“Thinning edges have stopped me experimenting with my hair for years – not any more”

Written by Lateefah Jean-Baptiste

From fear to knowledge – how one writer reframed her relationship with her hair.

For as long as I can remember, I’ve always feared my hair breaking or, more specifically, my edges thinning to the point of a receding hairline. I know I’m not alone in this worry. Edges, the word commonly used to refer to the shorter hairs around the hairline in textured hair types, can be prone to breakage and tension-induced damage.

Recently, I stumbled across a video by influencer Sincerely Oghosa, in which she explained that almost every hairstyle that Black women try could potentially break their edges, something I deeply related to. 

While watching, I couldn’t help but think about all of the hairstyles I haven’t attempted as an adult, mostly out of fear of the effect it would have on my edges. For example, I’ve wanted to try faux locs or have a texture release treatment for ages but the thought of something going awry and my hair breaking regularly stops me from booking the appointment.

Part of my hesitation is that I know what it’s like to damage my edges. After years of relaxing my hair and wearing sew-in weaves and wigs, I decided to try and restore my natural curls. At the time, I had no idea what I was doing and it showed. 

For months, I would sport the same hairstyle: a slicked-back high bun with an afro puff. At times, I would have headaches from how tightly I had packed my hair up. The constant pressure on my edges when pulling back my hair resulted in my edges thinning to the point of balding spots along the edges. When this happened, I grew embarrassed of my hair and would wear headbands to hide the visible patches of thin hair and I eventually started wearing wigs to cover it up.

For many Black women, associating pain and discomfort with getting our hair done is normal. I remember being told that my hair had to be done very tightly to look fresh and last longer. This is something many of us still believe to be true.

“When doing your hair, if it’s painful and uncomfortable, this is usually a sign of the hair follicles being excessively pulled, which can result in breakage or traction alopecia,” says Ebuni Ajiduah certified trichologist and owner of Untype Your Hair salon.

“It’s important to remember that the hair around the perimeter of your head is not as strong as the rest of your hair. For those who wear wigs, avoid tight or ill-fitting wigs and use a wig fix or wig cap to protect the hair. Also, make sure braids and the cornrows underneath your wig are not excessively tight.”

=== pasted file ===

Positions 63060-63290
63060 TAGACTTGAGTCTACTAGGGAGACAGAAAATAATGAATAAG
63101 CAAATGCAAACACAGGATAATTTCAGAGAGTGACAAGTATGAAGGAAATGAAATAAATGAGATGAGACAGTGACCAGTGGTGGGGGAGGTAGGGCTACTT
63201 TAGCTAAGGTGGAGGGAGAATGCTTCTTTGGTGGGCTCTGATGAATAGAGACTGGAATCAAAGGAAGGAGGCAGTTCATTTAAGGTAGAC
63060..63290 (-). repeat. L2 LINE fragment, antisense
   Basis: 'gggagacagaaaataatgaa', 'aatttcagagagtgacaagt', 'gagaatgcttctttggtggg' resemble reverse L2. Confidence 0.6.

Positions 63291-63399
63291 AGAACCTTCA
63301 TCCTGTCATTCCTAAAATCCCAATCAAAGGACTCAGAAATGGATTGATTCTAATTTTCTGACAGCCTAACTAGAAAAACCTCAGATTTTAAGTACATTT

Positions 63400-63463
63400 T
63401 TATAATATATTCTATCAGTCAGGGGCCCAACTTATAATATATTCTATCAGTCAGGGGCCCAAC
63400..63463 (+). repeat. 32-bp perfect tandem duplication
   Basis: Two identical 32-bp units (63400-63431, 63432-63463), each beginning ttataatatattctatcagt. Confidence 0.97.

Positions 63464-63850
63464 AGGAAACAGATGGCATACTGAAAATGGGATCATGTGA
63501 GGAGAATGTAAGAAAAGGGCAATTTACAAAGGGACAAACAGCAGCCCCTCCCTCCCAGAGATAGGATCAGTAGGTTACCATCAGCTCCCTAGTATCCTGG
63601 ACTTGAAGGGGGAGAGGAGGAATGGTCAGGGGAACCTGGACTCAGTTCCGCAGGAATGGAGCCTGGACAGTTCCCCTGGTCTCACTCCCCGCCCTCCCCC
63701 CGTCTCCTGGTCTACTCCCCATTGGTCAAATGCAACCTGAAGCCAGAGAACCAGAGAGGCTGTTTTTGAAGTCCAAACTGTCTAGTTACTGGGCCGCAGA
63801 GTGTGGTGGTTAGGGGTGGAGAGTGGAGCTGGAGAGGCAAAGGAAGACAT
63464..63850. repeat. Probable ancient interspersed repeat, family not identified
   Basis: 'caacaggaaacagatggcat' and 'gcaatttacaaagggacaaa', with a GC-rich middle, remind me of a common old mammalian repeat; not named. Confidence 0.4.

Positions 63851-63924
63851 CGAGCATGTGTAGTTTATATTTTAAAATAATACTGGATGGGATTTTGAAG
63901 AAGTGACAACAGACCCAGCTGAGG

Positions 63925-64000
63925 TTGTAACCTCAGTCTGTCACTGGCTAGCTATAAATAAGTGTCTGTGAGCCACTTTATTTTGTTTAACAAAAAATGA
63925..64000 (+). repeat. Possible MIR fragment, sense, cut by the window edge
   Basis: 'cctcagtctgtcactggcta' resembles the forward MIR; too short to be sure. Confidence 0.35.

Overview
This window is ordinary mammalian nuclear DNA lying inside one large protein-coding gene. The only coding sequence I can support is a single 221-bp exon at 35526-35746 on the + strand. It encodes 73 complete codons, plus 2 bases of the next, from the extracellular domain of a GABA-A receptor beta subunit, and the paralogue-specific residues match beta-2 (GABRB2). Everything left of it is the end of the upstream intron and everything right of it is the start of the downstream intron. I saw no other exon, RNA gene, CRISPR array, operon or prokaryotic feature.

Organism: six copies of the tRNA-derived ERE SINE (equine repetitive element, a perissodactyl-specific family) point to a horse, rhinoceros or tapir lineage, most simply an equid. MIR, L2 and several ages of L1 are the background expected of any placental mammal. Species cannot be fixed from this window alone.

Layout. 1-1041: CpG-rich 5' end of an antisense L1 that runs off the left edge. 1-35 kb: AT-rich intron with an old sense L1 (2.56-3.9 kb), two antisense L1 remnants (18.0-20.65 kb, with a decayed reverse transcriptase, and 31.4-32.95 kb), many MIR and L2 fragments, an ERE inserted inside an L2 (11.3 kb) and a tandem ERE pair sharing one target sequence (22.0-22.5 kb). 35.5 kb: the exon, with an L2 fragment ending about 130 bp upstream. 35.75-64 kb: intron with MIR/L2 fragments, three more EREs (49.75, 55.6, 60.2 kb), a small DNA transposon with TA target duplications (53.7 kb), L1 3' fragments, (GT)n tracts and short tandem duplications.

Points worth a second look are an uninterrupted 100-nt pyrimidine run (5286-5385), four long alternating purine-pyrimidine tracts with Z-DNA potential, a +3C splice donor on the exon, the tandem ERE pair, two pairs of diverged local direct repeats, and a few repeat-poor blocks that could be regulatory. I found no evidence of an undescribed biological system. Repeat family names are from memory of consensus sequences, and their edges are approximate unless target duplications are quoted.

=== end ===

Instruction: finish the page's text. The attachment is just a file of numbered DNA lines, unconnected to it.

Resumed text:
Ajiduah recommends that any chemical, colour or relaxing treatments are best determined by a professional: “If you’re unsure if your hair can handle a particular style, I recommend booking an appointment with a qualified hairdresser or trichologist who can offer you a consultation and further advice on what hairstyles your hair can manage.”

For me, the fear of losing my edges intensified when I stopped using chemical relaxers and went completely natural for the second time. After years of hiding my natural hair, I’d finally grown to love it and I didn’t want to do anything that could potentially harm it: exactly the reason I kept returning to the same hairstyles.

“One of the primary causes of thinning edges is traction alopecia,” explains afro hair specialist Stephanie Sey.

“Traction alopecia is when the hair is pulled out repeatedly in one area, usually the edges. Eventually, the hair follicle starts to scar, and the hairs become thinner and thinner. To combat traction alopecia, the best thing is to stop the poor hair care practices. The more you continue, the more likely you will suffer lasting damage. 

“Hair care practices that can cause this are wearing lace wigs as the glue can rip out the hair. Regular wigs can also rub the hairline away as they move from side to side as the day progresses. Other styles that can be problematic are tight braids, weaves and ponytails.” 

When it comes to my stance on hair now, I remind myself that it’s just hair. Hair that can grow back and in my experience always has. I’m aware of the risks and will do everything I can to adopt healthy haircare practices when experimenting with new styles. As an adult, I refuse to let fear dictate the choices I make in any aspect of my life, and that includes my hair.

Main image: Getty

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